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Jilska Williams: Life after retirement

Jilska Williams: Life after retirement

Jilska Williams

Jilska Williams may be retiring but while she’s sad her nursing career is coming to an end, she is excited about what comes next.

A registered nurse and midwife for 50 years this March, Jilska studied nursing in England and arrived in Victoria at the height of the 1986 strike. It was a dramatic introduction to Australian nursing, and also how Jilska became aware of the RANF (as the union was then known) – which turned out to be a fortuitous match: ‘the union’s been absolutely fabulous to me,’ she says, ‘so I’ll do anything for them.’

From a family of doctors, Jilska chose nursing as ‘something different’. It’s a brilliant career that gives you skills you can use in all aspects of life, she says. ‘I remember going to a ball, in this plunging neckline long gown, high-heeled shoes, when I heard someone go bang. I turned around and there was this man on the floor. I later learned there were three doctors there, but not one got up to resuscitate this man, so I was resuscitating him – and all I could think was that my cleavage was showing!’.

She recalls this anecdote with a laugh, but emphasises that what makes the job remarkable is being able to make a difference in people’s lives. ‘The fact that you can help someone to walk out healthy or from death’s door, it’s a wonderful feeling.’ Jilska has spent the last 22 years working in neonatal intensive care at Monash Children’s Hospital. For almost 20 of those years, she has been the unit’s ANMF Job Rep.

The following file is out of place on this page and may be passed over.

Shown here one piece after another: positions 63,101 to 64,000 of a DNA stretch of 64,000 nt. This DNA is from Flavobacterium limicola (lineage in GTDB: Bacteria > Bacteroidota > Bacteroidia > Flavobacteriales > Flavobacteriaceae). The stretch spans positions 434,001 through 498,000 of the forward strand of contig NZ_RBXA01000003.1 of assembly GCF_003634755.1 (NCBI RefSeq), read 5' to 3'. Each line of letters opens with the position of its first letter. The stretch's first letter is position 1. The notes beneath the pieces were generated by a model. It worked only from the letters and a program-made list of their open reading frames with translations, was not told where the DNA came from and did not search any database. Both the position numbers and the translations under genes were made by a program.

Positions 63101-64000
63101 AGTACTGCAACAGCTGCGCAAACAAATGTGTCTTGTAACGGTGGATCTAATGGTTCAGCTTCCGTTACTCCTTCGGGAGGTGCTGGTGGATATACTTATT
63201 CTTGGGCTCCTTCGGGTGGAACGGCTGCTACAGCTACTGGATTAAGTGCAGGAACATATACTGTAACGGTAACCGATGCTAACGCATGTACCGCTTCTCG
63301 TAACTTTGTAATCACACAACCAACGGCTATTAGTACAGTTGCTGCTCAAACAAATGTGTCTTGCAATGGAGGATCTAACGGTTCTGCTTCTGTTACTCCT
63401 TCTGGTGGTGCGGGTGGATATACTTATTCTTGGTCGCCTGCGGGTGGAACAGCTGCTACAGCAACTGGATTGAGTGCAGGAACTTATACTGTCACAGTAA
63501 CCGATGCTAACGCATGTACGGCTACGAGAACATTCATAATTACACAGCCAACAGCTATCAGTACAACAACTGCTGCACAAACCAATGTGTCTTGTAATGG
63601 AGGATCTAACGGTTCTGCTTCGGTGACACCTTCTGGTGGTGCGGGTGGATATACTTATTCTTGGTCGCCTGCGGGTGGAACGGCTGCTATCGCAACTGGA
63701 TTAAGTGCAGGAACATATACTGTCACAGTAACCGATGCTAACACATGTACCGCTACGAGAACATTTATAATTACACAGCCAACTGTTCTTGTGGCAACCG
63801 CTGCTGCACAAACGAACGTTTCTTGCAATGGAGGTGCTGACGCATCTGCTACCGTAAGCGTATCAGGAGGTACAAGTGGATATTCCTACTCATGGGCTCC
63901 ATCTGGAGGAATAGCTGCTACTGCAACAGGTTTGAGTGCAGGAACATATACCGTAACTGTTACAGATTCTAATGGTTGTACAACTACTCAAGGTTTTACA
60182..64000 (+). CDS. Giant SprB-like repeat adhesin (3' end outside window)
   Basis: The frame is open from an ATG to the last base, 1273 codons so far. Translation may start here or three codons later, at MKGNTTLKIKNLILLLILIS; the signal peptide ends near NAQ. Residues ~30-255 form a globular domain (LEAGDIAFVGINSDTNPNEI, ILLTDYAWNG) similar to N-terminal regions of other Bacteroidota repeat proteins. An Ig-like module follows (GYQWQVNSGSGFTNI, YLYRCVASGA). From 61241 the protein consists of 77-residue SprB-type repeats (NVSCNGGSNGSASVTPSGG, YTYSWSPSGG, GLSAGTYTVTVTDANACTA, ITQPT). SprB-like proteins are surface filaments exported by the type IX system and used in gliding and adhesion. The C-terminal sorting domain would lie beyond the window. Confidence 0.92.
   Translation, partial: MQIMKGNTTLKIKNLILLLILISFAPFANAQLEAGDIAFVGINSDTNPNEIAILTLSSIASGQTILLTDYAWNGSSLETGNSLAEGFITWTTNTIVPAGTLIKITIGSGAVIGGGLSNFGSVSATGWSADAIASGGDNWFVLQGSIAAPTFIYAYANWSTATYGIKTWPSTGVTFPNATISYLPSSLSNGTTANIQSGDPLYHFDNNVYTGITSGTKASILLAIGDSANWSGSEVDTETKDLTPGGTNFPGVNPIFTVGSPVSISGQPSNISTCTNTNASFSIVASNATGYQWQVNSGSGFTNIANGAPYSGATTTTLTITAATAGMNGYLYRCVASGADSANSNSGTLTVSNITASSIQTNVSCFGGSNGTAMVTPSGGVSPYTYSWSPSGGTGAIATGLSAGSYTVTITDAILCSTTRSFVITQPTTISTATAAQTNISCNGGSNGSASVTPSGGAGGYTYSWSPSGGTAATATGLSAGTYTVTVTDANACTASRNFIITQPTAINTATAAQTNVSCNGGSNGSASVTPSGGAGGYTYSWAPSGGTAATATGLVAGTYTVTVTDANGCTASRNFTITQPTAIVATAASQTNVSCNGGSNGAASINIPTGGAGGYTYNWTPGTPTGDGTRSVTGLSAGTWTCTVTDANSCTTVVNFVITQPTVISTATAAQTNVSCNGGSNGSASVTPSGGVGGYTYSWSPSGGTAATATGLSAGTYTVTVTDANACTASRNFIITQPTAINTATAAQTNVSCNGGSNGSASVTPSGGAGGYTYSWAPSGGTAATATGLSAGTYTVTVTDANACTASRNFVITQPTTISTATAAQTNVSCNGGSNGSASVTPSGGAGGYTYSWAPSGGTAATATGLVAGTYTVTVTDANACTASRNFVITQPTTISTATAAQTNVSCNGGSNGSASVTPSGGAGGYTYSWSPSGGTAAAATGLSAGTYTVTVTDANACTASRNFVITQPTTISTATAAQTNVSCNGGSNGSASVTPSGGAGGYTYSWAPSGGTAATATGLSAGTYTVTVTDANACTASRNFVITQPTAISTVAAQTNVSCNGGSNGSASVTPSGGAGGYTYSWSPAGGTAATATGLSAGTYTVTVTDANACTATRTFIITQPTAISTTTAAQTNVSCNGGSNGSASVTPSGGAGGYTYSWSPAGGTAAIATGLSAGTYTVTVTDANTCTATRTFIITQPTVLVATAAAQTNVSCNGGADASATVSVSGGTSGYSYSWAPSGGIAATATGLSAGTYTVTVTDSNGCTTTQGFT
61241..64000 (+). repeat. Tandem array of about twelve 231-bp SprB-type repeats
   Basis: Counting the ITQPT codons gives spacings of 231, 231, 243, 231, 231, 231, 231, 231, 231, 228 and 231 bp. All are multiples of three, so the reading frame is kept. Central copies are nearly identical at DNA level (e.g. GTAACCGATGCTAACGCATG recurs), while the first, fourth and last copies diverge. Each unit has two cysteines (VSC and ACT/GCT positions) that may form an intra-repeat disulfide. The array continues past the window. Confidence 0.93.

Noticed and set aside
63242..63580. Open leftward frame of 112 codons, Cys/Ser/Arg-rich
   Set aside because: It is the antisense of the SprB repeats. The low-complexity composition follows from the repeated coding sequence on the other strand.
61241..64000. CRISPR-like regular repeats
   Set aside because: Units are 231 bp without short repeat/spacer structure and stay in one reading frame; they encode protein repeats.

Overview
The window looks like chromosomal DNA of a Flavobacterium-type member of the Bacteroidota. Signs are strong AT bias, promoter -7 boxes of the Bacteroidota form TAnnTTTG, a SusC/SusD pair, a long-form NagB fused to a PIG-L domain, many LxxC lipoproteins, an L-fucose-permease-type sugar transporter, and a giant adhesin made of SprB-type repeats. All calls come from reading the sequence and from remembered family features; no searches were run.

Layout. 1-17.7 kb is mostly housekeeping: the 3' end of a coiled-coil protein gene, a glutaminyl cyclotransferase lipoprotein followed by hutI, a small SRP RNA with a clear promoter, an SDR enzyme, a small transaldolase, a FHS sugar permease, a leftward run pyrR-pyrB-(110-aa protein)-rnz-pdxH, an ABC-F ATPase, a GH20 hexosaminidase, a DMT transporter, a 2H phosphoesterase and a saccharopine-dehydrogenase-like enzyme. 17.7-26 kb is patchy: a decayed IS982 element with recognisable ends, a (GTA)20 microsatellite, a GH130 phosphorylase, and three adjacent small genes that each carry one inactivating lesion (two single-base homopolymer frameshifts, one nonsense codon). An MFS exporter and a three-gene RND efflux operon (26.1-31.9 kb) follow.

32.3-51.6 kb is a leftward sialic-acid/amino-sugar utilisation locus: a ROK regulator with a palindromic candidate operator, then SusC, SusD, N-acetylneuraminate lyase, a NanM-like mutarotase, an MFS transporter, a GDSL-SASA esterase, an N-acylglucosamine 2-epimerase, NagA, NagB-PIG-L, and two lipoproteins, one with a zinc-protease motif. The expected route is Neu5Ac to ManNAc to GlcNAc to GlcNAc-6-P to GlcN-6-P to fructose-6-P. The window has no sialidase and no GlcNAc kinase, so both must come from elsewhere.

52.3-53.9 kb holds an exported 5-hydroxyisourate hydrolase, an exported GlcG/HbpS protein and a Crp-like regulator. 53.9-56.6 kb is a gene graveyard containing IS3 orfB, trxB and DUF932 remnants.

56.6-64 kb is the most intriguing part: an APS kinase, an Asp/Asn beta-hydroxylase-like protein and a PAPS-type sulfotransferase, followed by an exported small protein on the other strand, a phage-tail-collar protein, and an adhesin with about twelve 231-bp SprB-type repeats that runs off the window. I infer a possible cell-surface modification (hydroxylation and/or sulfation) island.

‘I’ve given the hospital quite a bit of grief in that time, because I’m quite a good snitch,’ she says with a giggle.

She was recruited to the role by a parent whose premature baby she was looking after. Among the reasons she agreed to do it was so she could speak up for her younger colleagues.

‘When you first start, you’re often too scared and don’t know your rights and don’t say boo to a goose, so you get pushed around,’ she says. ‘I didn’t like seeing that so I thought I could be a voice for them. So that’s why I became a Rep.’

As she began her transition to retirement, she recruited not one but three people to take over from her. ‘I reminded them that being a Job Rep carries some clout; people will listen to you. I also said: you need to like coming to work instead of just turning up because you need the money; being a Rep can help make that possible. And it’s a really good feeling when you make a difference.’

‘Being a Job Rep carries some clout; people will listen to you.’

Jilska has definitely made a difference. She’s earned a reputation for holding management accountable and encouraging her colleagues to pursue their entitlements. In the process, she’s also earned a reputation as a go-to source of information. This made her laugh when a young colleague rang her at home one day because she was having car problems. ‘I asked: why do you think I could solve your car problems? She said ‘oh Jilska knows everything’, so she rang me about her car. That was quite funny.’

It was not entirely off base, as it turns out. Years ago, after her husband died, Jilska did an RACV course because she wanted to be independent. A fan of lifelong learning, she’s currently spending her long service leave studying at TAFE. The course: construction and building.

‘I’ve gone from scrubs to khaki pants and steel-tipped shoes,’ she says, ‘and I’m loving it.’ Her fellow students are mostly teenagers (including her daughter, who when not ‘smashing it’ at TAFE with her mum is a captain in the army reserve). Every week Jilska gives an update on her progress to her colleagues at Monash. ‘I’m trying to make them all aware that age is no barrier,’ she says. ‘If you want to do something, just get off your backside and go and do it because no one comes knocking on your door.’

True to her word, Jilska also has a side hustle making fun and colourful scrubs. She’s been running that business, called Healers of Heart, for 11 years and sells scrubs all over Australia – and occasionally overseas – from her Facebook page (

‘I don’t feel like I’m retired,’ she says. ‘I think I’m busier than ever.’